I got a phone call from Ray Zahab yesterday. He was at the airport, getting ready to board a plane for Asia and a 2,300km run across the most Gobi Desert. “Expedition Gobi” is just the latest, ambitious expedition from Ray, who has already run the Sahara at its widest point (some 7,500 km) back in 2007. And the arctic. And served as expedition leader for youth expeditions to Africa and the Andes.
Why does a man do such things? For an idea. And the inspiration this idea brings to the world. Ray’s idea is quite simple: most the things we tell ourselves are impossible, are in fact, quite possible. A simple, revolutionary idea. And I don’t use that word often. But how else do you describe someone’s dauntless commitment to proving that we are wrong about our limitations. And wrong to limit ourselves.
Ray’s organization is called “Impossible2Possible” (i2P) And he’s the first one to point out, “this is not about running. This is about human spirit. This is about that desire in all of us to achieve something in our lives, but also… to want to make a difference in the lives of others.”
The way Ray Zahab makes a difference is by taking teenage explorers with him. Not talking about it. Doing it with them. Taking them past their limitations and showing them they are more powerful than they think. Having been a volunteer teacher for at risk teens in Los Angeles for a couple of years, I can tell you, this is no small gift. This is a gift that gives for a lifetime. Every teen if full of self doubt. Hell most adults still are. So if you can take them through that, to what may be the first big success in their lives… that is a thing worth doing.
So let’s all send some good wishes to @RayZahab and Kevin Lin this week. Seriously. They start this weekend. Let them hear from you as they #RunGobi. It’s important. Someone out there is doing something amazing. And we are all lifted by it.
Boy, once the adventure bug bites, it really bites some people. Enter two Irishmen, David Burns and Maghnus Collins, mates from college who at age 23 decided to undertake a great adventure before settling into the workaday world.
The idea, hatched on a whim, was to bicycle home to Ireland from Cape Town, South Africa. It was a journey of eleven months and 17,500 km. That was in 2009 and – if you can believe it – wasn’t even their most ambitious project.
Just weeks ago, on January 17th David and Maghnus completed their epic “Silk Roads to Shanghai” journey, from Istanbul to Shanghai, biking, running, and kayaking some 14,000 km across the heart (and Himalayas) of Asia.
I WISH I had had my cameras along for this one, guys. But I doubt I’d have been able to keep up. After bicycling 8,500 km across 3 deserts and most of India to Nepal (stage 1) our boys ran another 1,000 km (40 per day) across the Tibetan plateau into China (stage 2) before embarking on a 3rd and final stage, kayaking some 6,500 km down the Yangtze River to Shanghai. Woof!
Apparently, the Yangtze in northern China is so remote, they went 17 days without seeing another human. Bears awaited them on the river banks, birds of prey took the occasional swoop at them and some of the rapids were so wild they weren’t sure they had ever been run by man before. At one point Maghnus lost his kayak with all his provisions and pursued it for 3 days before losing it over a falls after a desperate, last ditch swim to catch it.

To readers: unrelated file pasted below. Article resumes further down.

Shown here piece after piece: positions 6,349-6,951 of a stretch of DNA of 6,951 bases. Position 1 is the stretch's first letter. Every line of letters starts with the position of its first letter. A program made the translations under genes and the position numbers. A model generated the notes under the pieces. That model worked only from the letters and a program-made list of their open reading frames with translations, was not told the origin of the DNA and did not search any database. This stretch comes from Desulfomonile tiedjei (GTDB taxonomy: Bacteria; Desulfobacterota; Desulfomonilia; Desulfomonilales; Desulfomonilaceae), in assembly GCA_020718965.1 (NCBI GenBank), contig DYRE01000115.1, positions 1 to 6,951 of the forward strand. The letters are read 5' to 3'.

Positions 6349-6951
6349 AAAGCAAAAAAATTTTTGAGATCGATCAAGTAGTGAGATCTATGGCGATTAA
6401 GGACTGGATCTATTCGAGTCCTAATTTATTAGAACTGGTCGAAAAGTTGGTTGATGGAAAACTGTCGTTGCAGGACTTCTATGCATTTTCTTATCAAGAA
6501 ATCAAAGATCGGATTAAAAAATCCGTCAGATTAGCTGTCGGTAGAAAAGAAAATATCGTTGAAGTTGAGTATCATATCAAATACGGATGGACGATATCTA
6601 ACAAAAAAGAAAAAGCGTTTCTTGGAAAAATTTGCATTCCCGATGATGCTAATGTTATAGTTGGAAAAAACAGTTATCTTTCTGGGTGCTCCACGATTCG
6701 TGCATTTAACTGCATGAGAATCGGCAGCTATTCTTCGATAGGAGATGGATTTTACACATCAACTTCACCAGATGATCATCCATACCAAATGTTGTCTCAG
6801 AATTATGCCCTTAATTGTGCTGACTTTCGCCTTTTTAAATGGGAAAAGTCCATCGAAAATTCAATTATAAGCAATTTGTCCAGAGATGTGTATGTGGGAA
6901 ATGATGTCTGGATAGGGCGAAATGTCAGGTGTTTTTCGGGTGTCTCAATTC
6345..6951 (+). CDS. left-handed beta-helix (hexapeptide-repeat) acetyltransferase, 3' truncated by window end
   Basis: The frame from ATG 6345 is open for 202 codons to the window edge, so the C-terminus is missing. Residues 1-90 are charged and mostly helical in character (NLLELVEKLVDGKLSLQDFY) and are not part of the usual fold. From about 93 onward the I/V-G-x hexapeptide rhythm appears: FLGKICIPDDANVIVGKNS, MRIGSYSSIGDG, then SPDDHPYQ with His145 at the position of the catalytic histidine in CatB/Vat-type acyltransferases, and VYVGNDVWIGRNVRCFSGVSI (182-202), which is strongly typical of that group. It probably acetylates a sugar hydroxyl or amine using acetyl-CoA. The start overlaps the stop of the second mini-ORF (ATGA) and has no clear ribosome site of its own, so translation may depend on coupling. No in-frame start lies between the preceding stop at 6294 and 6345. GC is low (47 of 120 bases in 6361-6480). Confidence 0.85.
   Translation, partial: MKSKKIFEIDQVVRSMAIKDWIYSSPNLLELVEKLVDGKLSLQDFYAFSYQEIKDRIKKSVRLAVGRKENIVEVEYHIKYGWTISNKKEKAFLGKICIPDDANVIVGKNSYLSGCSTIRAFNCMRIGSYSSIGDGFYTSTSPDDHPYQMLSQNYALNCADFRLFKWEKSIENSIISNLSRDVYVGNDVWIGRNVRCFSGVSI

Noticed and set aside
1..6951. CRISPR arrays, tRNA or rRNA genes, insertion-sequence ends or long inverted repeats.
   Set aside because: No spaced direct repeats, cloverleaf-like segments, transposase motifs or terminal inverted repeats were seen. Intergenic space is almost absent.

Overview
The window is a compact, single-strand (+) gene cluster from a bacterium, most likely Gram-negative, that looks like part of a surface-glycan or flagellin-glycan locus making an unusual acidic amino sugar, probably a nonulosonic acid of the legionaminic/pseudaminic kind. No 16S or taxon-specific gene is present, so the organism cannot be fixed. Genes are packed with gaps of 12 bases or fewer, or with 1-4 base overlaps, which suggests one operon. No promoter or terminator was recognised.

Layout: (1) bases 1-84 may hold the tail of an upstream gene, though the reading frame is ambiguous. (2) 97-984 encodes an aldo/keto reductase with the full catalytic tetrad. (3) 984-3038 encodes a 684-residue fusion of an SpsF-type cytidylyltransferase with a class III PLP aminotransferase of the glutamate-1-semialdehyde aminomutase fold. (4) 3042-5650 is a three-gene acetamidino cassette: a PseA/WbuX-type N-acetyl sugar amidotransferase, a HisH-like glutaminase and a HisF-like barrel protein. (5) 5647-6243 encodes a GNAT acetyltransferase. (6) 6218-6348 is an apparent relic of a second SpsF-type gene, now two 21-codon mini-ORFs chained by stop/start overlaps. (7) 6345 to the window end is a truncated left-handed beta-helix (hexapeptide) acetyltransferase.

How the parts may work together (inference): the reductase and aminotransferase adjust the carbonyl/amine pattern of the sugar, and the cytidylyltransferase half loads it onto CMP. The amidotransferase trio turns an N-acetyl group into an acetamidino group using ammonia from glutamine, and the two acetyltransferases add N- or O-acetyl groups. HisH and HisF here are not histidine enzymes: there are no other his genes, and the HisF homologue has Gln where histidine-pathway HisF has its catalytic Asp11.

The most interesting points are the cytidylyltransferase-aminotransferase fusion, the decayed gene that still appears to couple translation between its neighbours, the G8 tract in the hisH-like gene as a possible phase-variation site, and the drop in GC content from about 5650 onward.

The fact that these two men scraped by on the equivalent of ￡2.50 per day, while delivering more than ￡33,500 in donations to Self Help Africa makes them even more heroic in my book. (As its name implies, the charity’s mission is to empower rural Africa to achieve economic independence). Between all their adventures, David and Maghnus have delivered ￡80,000 to the charity so far, a remarkable gift from two simple guys with bikes and kayaks.
Yet beyond the feat itself, I find myself particularly moved by this blog post by Maghnus. He wrote it just shy of finishing their journey, on a day when – as anyone who has traveled can tell you – you begin to grasp for meaning and perspective before re-entering the world as you know it.
The question of “why” remains, quietly persistent. And so, three years after first asking myself the question at a similar stage of an expedition I find myself again asking why? Then, as now, I cannot see past six simple words I heard somewhere on the roads, lanes and tracks of Africa, the Middle East and Europe; Not things, but men and women. The value and worth of this journey if any exist, exist only because of people. They exist in the help of friends and family who saw some themselves or valued us enough to back our judgement. They are substantiated by the truly worthwhile and priceless works of a charity who’s creed belies the term. They reside in mothers who encouraged us to continue when every shred of their being wanted us to stop. They can be seen in fathers who made a mockery of the term ‘unsupported’ expedition. Hopefully some can be seen in the eyes of children who saw us passing and maybe saw a few new possibilities themselves. More still lies in the deeds of countless strangers who paused to share a wave or a roof. Why do I do this? Because of the people.
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It’s a great blog and I highly recommend diving into it. Most of us will never undertake a journey of this magnitude and there are pearls of wisdom there to be gleaned.
There is also a charity ball honoring their return this month in Dublin. As usual, proceeds will go to Self Help Africa. I’m sure it will be an amazing bash and one hell of an occasion for story telling, so if you are anywhere close – get there!